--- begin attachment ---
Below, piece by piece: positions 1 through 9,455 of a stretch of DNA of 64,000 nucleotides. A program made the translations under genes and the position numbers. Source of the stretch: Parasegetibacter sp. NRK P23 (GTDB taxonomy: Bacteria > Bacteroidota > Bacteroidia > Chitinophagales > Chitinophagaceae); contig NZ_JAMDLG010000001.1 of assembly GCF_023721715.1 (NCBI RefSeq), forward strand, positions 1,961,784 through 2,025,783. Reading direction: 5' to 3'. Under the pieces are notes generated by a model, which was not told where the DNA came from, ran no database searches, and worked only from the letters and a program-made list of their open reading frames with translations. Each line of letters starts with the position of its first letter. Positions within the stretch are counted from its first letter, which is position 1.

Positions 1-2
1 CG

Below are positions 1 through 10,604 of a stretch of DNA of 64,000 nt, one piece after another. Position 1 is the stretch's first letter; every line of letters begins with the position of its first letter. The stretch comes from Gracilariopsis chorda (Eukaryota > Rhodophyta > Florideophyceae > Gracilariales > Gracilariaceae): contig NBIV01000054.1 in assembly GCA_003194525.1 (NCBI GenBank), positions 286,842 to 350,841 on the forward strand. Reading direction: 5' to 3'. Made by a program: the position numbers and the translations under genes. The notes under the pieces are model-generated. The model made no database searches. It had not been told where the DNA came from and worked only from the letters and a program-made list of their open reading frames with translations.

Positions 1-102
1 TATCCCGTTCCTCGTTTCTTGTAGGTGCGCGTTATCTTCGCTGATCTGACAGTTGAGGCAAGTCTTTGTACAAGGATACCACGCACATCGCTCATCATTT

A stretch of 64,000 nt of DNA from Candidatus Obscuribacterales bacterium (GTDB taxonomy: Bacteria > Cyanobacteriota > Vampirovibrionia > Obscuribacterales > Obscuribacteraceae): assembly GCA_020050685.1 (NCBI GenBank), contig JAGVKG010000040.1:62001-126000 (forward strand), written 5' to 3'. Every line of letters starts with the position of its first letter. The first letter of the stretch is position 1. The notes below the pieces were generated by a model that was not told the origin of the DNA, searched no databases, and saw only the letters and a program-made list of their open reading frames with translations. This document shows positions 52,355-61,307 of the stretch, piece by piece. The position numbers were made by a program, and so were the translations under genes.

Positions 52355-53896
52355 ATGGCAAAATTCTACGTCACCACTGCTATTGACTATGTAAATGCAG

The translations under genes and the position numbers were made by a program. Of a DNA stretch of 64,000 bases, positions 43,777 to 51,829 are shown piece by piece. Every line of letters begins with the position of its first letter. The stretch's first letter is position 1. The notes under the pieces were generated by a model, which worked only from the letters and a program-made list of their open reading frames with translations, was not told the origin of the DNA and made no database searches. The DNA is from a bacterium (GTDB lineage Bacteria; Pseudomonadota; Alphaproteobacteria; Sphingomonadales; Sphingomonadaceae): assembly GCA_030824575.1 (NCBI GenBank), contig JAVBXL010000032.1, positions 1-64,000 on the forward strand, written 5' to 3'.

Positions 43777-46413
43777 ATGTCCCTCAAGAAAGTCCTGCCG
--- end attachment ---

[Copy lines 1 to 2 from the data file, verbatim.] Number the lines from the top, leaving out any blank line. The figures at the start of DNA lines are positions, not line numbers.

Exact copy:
Below, piece by piece: positions 1 through 9,455 of a stretch of DNA of 64,000 nucleotides. A program made the translations under genes and the position numbers. Source of the stretch: Parasegetibacter sp. NRK P23 (GTDB taxonomy: Bacteria > Bacteroidota > Bacteroidia > Chitinophagales > Chitinophagaceae); contig NZ_JAMDLG010000001.1 of assembly GCF_023721715.1 (NCBI RefSeq), forward strand, positions 1,961,784 through 2,025,783. Reading direction: 5' to 3'. Under the pieces are notes generated by a model, which was not told where the DNA came from, ran no database searches, and worked only from the letters and a program-made list of their open reading frames with translations. Each line of letters starts with the position of its first letter. Positions within the stretch are counted from its first letter, which is position 1.

Positions 1-2